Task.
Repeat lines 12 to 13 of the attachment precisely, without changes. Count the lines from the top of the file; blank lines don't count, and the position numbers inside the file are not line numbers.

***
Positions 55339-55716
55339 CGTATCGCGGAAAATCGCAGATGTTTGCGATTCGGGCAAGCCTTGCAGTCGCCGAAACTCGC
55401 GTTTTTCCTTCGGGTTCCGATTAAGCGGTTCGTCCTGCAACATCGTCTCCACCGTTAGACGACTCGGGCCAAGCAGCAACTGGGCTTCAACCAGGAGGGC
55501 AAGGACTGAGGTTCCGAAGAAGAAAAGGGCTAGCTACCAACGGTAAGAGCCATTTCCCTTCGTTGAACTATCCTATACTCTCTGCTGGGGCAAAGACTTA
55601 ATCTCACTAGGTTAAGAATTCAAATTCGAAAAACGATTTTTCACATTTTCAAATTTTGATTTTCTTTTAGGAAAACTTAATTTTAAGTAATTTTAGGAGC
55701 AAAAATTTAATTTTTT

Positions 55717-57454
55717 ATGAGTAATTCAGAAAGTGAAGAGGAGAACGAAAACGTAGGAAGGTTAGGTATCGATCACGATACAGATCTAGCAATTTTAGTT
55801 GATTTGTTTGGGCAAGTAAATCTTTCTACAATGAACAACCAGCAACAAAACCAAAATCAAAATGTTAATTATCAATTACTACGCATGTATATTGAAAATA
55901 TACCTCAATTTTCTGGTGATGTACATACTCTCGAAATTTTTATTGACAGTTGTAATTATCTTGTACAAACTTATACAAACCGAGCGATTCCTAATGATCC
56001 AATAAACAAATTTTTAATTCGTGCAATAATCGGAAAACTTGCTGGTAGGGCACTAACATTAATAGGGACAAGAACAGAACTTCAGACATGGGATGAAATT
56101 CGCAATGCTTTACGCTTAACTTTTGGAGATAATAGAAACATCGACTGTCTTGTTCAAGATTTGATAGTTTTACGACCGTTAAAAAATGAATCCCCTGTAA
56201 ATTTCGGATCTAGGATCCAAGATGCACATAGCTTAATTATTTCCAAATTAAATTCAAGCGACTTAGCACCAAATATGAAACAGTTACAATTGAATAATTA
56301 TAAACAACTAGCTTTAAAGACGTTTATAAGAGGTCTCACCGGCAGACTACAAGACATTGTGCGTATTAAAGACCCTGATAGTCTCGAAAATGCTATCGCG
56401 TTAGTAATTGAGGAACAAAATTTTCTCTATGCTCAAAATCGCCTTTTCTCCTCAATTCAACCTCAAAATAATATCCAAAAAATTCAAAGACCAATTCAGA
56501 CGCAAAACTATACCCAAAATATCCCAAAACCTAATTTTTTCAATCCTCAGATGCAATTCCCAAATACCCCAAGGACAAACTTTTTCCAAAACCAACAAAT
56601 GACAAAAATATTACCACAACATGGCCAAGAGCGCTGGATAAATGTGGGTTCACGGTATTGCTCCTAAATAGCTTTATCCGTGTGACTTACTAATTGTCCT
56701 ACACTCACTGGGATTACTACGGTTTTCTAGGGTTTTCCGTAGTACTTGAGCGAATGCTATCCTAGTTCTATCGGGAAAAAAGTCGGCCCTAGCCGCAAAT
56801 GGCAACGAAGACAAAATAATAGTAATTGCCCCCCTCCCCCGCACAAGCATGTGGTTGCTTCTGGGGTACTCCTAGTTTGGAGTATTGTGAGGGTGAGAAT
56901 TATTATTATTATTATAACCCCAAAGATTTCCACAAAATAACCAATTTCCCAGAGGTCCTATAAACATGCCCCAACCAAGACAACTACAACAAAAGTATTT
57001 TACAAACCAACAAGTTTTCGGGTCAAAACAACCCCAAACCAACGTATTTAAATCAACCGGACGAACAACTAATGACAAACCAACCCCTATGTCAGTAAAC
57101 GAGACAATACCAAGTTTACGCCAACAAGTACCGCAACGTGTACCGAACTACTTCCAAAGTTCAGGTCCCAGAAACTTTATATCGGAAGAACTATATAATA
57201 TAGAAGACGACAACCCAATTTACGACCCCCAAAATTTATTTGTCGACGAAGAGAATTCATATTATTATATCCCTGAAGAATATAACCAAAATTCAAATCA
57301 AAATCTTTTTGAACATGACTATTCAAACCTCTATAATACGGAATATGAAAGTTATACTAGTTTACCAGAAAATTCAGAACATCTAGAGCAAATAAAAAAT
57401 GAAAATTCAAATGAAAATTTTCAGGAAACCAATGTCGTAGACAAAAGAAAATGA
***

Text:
56101 CGCAATGCTTTACGCTTAACTTTTGGAGATAATAGAAACATCGACTGTCTTGTTCAAGATTTGATAGTTTTACGACCGTTAAAAAATGAATCCCCTGTAA
56201 ATTTCGGATCTAGGATCCAAGATGCACATAGCTTAATTATTTCCAAATTAAATTCAAGCGACTTAGCACCAAATATGAAACAGTTACAATTGAATAATTA